Culture

Mind Your Manners: Be Up Front If You’re Going To Maybe Bail On A Run

Etiquette expert and runner Lizzie Post advises honesty when it comes to scheduling runs with friends.

Etiquette expert and runner Lizzie Post knows a thing or two about the rules of the road. The great-great granddaughter of etiquette’s original reigning queen, Emily Post, addresses the commitment issue many of us have when it comes to planning runs with friends.

I have a tendency to not be able to make it to runs I’ve scheduled with a friend. Is it better to always say I’m on the fence in advance or confirm and cancel at the last minute?

I am so glad you asked this question! It’s best to state iffy-ness up front. The more I live, the more I know about myself. There’s a version of me that so badly wants to wake up at 5:30 a.m. and burst out my door with Benny, my faithful, four-legged running buddy, at my side. The reality often is much less cinematic (and involves pillows and blankets and no running shoes). I know I won’t make that early run unless I am accountable to someone else. Balancing what we know about ourselves and the impact we may have on others is at the heart of good etiquette.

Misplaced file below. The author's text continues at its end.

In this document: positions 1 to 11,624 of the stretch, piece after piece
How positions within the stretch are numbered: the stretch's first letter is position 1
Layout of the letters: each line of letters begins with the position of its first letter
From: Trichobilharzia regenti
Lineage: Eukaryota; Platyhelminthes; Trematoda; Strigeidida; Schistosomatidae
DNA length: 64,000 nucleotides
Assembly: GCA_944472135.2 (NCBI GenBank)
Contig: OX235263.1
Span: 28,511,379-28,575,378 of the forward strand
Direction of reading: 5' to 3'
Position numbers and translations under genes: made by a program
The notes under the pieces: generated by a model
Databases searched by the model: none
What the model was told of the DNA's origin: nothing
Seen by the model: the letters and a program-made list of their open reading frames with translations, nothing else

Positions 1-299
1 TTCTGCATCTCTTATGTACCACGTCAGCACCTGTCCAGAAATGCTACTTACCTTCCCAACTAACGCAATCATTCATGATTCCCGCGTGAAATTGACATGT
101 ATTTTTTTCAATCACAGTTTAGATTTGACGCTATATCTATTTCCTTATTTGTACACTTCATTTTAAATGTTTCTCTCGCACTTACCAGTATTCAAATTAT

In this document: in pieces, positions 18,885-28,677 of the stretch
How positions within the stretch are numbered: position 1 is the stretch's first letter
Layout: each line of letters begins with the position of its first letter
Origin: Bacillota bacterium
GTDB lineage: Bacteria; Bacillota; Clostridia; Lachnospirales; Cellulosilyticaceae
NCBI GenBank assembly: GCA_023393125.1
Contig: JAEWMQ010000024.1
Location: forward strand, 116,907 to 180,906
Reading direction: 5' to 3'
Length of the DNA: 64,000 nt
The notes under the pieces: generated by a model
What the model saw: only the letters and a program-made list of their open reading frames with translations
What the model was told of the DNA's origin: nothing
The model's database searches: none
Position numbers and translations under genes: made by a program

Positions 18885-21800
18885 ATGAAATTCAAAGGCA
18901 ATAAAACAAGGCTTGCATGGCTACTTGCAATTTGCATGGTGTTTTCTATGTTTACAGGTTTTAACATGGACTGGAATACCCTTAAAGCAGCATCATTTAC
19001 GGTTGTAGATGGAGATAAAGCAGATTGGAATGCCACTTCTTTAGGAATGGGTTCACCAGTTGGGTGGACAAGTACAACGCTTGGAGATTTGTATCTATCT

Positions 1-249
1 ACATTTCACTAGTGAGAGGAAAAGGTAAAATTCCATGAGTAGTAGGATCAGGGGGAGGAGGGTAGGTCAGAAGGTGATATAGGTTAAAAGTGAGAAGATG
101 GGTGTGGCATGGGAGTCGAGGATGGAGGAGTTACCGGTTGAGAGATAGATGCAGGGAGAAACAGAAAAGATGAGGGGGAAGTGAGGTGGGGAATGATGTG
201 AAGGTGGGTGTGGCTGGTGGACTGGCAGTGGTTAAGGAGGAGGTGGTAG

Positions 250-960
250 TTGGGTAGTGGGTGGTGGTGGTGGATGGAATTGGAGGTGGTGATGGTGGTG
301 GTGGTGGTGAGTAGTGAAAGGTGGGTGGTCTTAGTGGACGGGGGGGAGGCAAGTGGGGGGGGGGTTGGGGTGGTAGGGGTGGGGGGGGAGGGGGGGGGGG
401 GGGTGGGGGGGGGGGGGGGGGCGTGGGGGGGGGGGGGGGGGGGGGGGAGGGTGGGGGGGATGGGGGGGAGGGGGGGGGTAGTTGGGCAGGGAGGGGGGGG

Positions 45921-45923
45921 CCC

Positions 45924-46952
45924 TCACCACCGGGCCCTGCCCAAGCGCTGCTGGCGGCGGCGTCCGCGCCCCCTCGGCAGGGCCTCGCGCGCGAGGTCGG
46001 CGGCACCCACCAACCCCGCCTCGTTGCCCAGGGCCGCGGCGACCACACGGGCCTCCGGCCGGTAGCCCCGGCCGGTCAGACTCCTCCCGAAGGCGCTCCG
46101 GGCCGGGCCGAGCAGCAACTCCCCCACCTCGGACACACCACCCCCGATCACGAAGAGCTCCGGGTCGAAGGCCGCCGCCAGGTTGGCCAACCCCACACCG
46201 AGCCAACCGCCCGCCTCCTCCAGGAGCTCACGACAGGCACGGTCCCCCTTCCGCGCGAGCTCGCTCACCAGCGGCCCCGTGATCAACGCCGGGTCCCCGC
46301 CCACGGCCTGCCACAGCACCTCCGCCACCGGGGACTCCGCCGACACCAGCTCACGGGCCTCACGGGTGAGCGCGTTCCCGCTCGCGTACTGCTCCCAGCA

Since this is running and not raising a child or showing up for work, I think it’s okay for you to be honest with a new running buddy about the likelihood of your showing up. “I’m so stoked you want to run together, Prithi! I have to admit though, I can be scattered in the morning. Would it be okay if we tentatively set a time and then touch base later to confirm?” Prithi may be down with this, or she may say, “I’ve really got to plan my day, so that doesn’t work for me.” Either way, you’ve been honest about the reality of promises and you don’t waste your friend’s time by committing and canceling.

Related:

4 Motivators for When You Just Don’t Want to Run

You Asked, We Answered: Running Etiquette Questions